WESTMINSTER - So far, only a porcupine, flying squirrel and cave bat populate the branches and tree limbs.
The trio would like some company.
So would their creators -- James Palmisano, 8, of Manchester; Frankie Boyer, 9, of Westminster; and Jason Duncan, 10, of Finksburg.
The boys, assisted by their dads, constructed the 6-foot-high, three-dimensional tree with saws, hammers and nails. Transplanted from a classroom to the church vestibule, their masterpiece attracts attention, curiosity and interest from all who enter.
The large, wooden tree and its occupants represent Tree Climbers, a group that brings boys in grades 1 and 2 together with their fathers or a male sponsor to cement the bond between them.
The group meets 7:30 to 8:30 p.m. Wednesdays at the Westminster Church of God, Route 27 and Lucabaugh Mill Road.
Ideally, each boy attends with his father or male sponsor, but this is not mandatory, organizers say. Church and community members are also invited.
"We know fathers are busy and are aware of the need for quality time," said coordinator Joel Palmisano. "The two-year Tree Climbers program gives them a practical way to spend meaningful time with their sons.
"It helps fathers understand the importance of spending at least one hour out of the week together with their sons," he said. "It lets the boys understand that we care."
"It helps young boys in overcoming shyness and brings fathers and sons closer," said the Rev. Dennis Foster, pastor of the 200-member congregation for the past three years and adviser to the Tree Climbers.
Group members share fun and learning while participating in games, stories, craft projects and occasional retreats and camping trips. Boys in Tree Climbers also memorize Scripture and study the Bible.
Palmisano's son James likes playing games best. He colored the porcupine and glued it to the tree. He says his dad helped.
"He did a lot of hard work to make up the tree," said James.
Debbie Duncan said her son Jason looks forward to spending Wednesday nights with his father, Vernon.
Jason said he liked making a marble game.
Each boy receives an adventure booklet, weekly planner, family devotion book, pin and "Woody the Raccoon Treehouse" poster. Green T-shirts may be purchased.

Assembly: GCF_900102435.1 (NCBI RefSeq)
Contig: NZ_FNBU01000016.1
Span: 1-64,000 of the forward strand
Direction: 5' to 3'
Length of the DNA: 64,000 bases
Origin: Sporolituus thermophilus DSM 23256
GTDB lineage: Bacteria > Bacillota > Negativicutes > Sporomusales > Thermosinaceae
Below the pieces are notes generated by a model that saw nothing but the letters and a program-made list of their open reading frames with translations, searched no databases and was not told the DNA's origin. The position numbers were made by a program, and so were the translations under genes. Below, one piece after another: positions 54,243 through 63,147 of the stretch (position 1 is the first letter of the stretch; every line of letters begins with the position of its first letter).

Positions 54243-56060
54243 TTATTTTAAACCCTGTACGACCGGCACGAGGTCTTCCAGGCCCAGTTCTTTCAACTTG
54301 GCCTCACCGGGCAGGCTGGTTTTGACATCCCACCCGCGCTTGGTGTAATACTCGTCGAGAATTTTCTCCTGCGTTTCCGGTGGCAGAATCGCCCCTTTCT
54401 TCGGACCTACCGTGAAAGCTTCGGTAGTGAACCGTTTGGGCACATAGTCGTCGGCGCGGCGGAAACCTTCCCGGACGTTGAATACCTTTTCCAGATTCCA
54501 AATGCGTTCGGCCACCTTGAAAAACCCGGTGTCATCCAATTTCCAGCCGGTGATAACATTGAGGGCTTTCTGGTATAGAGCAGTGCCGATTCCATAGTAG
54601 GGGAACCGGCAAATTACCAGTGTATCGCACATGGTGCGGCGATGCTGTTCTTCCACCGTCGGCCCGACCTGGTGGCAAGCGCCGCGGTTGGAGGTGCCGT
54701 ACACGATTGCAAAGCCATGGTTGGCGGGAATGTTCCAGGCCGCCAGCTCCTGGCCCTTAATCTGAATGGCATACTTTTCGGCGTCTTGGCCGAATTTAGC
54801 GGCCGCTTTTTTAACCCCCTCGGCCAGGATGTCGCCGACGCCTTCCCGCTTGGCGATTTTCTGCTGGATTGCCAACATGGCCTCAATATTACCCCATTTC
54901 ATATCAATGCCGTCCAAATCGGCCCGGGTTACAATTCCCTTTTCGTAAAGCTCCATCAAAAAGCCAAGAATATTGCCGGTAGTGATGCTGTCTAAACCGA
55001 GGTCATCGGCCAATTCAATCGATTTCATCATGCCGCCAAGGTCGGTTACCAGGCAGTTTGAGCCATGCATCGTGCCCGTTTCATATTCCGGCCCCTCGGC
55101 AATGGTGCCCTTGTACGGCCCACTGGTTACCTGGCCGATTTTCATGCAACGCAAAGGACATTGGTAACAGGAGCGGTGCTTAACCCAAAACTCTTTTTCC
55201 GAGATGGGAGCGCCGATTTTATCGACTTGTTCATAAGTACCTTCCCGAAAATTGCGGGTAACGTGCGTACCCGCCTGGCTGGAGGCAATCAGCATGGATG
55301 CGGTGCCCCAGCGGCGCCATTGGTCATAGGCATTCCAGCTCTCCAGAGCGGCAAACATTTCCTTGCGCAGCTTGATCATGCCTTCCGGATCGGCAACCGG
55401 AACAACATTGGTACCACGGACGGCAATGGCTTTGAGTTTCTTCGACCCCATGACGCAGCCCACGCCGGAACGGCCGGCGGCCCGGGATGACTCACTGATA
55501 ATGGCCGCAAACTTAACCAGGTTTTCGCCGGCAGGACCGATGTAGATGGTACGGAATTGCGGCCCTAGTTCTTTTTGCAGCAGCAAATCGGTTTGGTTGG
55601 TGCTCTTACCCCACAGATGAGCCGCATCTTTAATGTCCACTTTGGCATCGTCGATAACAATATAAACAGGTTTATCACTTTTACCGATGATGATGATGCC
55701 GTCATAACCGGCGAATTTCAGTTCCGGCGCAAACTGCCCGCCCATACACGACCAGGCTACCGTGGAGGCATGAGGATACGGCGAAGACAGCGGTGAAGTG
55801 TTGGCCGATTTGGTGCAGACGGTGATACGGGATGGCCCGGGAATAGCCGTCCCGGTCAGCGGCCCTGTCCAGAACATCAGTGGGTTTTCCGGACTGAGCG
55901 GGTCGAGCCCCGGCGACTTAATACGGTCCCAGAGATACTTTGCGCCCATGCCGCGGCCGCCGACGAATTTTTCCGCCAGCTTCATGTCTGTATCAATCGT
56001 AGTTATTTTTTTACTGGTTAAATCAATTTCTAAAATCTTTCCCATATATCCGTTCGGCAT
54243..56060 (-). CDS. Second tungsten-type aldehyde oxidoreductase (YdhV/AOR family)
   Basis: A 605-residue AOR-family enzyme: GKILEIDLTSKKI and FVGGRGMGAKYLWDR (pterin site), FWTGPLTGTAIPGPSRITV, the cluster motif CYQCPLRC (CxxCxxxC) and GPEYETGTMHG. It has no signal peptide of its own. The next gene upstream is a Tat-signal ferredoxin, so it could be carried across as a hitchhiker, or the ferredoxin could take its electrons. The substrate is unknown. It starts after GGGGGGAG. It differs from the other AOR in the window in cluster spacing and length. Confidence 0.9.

Since the group's inception nine months ago, projects have included constructing log cabins and birdhouses from Popsicle sticks, making camp lanterns from juice cans and candles, and studying about the sun and stars.
The boys and their fathers have created posters, murals and model rockets, and learned about careers and hobbies.
"Tree Climbers introduces God to boys in a realm they can understand," said Palmisano. "They can touch a tree or see the stars. We're beginning to take shape, growing."
The Westminster Church of God Men's Fellowship supports the group, but the boys raised $150 themselves by enlisting church members as sponsors for a bowl-a-thon. The Tree Climbers plan a Christmas card sale to raise additional money.
Tree Climbers meets in a Sunday School room at the church. With a new wing nearly completed, however, there soon should be more space for activities.
Tree Climbers clubs are conducted in hundreds of North American churches, and are the first step in the Christian Service Brigade -- a cross-denominational, Christian-oriented boys club based in Wheaton, Ill.
In succeeding steps, third- and fourth-graders progress to Builders and to Sentinels when in the fifth and sixth grades. These two groups compose the Stockade. Teen-agers go into the Battalion division.
The steps in Christian Service Brigade are similar to those in Scouting, Foster said.
"If we have a turnout of older boys and fathers, we could start the Stockade group almost immediately," said Palmisano.
Vernon Duncan, Christian Service Brigade chairman, plans to begin working with this group.
Palmisano, 31, operates the machine shop at Netzer Metalcraft, a metal fabricating company in Baltimore. He and wife, Barbara, son James, daughters Stephanie, 7, and Danielle, 2, live on a small farm.
He and his wife have attended Westminster Church of God for seven years and became members 2 years ago. Stephanie belongs to the Bluebells, a Church of God organization for girls.
Foster said Tree Climbers organizers hope to attract new group members through newspaper ads and by taking pamphlets door to door.
Information: 848-9667 (days) or 239-4332 (after 6 p.m.).